In short: AT&T expanded the availability of its 5G Evolution network to 99 new markets across the United States, the company said earlier this week. The chart-map combo below lists all cities whose residents now have access to what's essentially a 4G LTE network, albeit designed in a way that will facilitate the eventual 5G upgrade AT&T is planning to perform. Thirteen devices sold by AT&T can currently communicate with the firm's latest network tech, with the best sellers on that list being the Samsung Galaxy S8, Galaxy S9, LG V30, V35 ThinQ, Motorola Z2 Force Edition, and the Netgear Nighthawk Mobile Router. The incoming LG V40 ThinQ will be able to leverage the technology as well.
Background: AT&T faced significant criticism due to its decision to advertise the new network as a "5G" affair given how the service is based on existing 4G LTE standards. The carrier remains adamant that moniker is self-explanatory and clearly points to the fact that the network in question has been designed with 5G upgrades in mind. AT&T is expected to win the mobile 5G race in the United States by launching an experimental wireless service across twelve cities later this year. While Verizon is technically already offering a commercial 5G solution since Monday, its service is a fixed wireless access affair, meaning it's a broadband alternative and not a new cellular network. Likewise, as it's based on proprietary standards, Verizon's 5G Home network is hardly scalable and won't be the basis for the firm's mobile 5G network scheduled to start rolling out next year, relying on non-standalone standards from the 3GPP.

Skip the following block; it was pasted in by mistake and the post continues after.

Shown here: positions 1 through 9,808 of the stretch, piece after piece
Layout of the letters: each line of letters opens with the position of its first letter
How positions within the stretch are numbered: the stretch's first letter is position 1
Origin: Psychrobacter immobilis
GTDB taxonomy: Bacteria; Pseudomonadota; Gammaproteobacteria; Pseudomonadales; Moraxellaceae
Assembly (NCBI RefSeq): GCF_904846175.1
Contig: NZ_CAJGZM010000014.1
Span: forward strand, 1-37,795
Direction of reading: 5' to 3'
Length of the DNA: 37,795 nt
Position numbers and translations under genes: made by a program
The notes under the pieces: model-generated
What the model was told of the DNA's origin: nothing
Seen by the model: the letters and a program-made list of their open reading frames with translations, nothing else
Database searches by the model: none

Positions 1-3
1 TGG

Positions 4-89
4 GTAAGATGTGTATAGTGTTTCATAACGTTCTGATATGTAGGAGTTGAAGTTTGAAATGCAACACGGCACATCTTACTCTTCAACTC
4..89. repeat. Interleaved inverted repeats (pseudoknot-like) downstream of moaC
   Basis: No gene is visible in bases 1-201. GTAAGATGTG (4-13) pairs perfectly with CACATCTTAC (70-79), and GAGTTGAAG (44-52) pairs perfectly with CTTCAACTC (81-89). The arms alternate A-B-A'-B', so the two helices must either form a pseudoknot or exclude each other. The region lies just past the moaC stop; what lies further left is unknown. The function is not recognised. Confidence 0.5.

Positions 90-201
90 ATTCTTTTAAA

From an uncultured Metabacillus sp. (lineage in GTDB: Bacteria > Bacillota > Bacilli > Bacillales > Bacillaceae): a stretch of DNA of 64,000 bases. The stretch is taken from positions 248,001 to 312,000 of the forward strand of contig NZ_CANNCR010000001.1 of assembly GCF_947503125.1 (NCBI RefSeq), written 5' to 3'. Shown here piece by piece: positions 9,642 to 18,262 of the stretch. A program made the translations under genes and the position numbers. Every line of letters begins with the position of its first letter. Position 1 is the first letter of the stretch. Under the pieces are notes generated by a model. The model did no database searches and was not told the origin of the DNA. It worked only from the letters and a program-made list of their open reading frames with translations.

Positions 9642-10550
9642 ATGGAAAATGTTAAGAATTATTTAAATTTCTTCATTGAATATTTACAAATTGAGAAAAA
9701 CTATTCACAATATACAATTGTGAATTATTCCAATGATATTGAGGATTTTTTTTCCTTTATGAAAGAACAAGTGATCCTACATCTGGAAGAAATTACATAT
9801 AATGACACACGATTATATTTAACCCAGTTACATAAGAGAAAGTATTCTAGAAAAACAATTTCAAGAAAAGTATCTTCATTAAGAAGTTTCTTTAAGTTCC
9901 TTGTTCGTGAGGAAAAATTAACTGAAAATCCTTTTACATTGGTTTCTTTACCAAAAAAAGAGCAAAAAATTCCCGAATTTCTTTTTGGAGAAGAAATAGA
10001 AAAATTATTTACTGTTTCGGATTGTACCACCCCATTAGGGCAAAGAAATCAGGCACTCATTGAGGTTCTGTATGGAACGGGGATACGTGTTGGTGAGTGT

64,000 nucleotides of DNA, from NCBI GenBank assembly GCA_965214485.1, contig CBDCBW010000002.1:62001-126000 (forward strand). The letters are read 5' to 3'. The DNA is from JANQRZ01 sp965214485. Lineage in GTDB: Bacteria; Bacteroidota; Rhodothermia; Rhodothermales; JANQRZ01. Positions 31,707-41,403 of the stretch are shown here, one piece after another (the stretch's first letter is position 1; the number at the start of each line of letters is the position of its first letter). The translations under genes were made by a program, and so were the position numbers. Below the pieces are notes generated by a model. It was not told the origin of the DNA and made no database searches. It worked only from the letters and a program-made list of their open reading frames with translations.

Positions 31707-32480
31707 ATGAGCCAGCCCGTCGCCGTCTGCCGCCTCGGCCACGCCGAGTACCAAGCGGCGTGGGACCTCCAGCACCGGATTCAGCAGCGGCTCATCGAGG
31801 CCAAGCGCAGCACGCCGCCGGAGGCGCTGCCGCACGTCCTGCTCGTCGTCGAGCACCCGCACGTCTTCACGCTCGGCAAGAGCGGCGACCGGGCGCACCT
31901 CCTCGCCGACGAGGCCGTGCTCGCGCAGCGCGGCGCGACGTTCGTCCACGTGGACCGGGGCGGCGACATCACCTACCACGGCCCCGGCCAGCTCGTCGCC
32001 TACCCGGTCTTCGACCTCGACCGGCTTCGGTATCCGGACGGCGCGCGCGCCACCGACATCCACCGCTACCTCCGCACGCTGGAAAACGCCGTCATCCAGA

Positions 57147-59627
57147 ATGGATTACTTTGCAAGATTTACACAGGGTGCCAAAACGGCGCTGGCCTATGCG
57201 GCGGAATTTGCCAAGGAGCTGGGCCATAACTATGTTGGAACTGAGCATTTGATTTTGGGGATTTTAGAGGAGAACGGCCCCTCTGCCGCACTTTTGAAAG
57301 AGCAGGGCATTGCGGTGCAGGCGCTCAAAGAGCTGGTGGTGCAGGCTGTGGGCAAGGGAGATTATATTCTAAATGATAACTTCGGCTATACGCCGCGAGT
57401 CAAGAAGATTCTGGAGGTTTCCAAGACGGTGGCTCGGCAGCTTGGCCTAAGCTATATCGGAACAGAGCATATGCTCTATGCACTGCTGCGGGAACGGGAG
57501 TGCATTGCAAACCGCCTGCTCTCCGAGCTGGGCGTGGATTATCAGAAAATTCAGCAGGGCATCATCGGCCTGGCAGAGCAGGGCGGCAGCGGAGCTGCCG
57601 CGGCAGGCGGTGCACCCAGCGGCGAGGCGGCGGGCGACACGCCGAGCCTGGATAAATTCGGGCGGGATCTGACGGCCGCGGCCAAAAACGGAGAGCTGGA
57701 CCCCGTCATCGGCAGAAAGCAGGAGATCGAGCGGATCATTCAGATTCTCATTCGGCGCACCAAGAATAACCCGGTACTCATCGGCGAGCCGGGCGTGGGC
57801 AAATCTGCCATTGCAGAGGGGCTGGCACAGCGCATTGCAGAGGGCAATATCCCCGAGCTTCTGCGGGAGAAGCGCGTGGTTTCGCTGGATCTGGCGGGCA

Impact: Despite criticism about misleading marketing, the expansion of 5G Evolution suggests AT&T remains on course to offer the first cellular 5G service in the U.S. While early adopters will have to rely on "pucks" — hotspots — to communicate with the network this fall, the first 5G-enabled Android smartphones are set to launch in the country early next year and should allow consumers to take full advantage of AT&T's latest wireless advancements.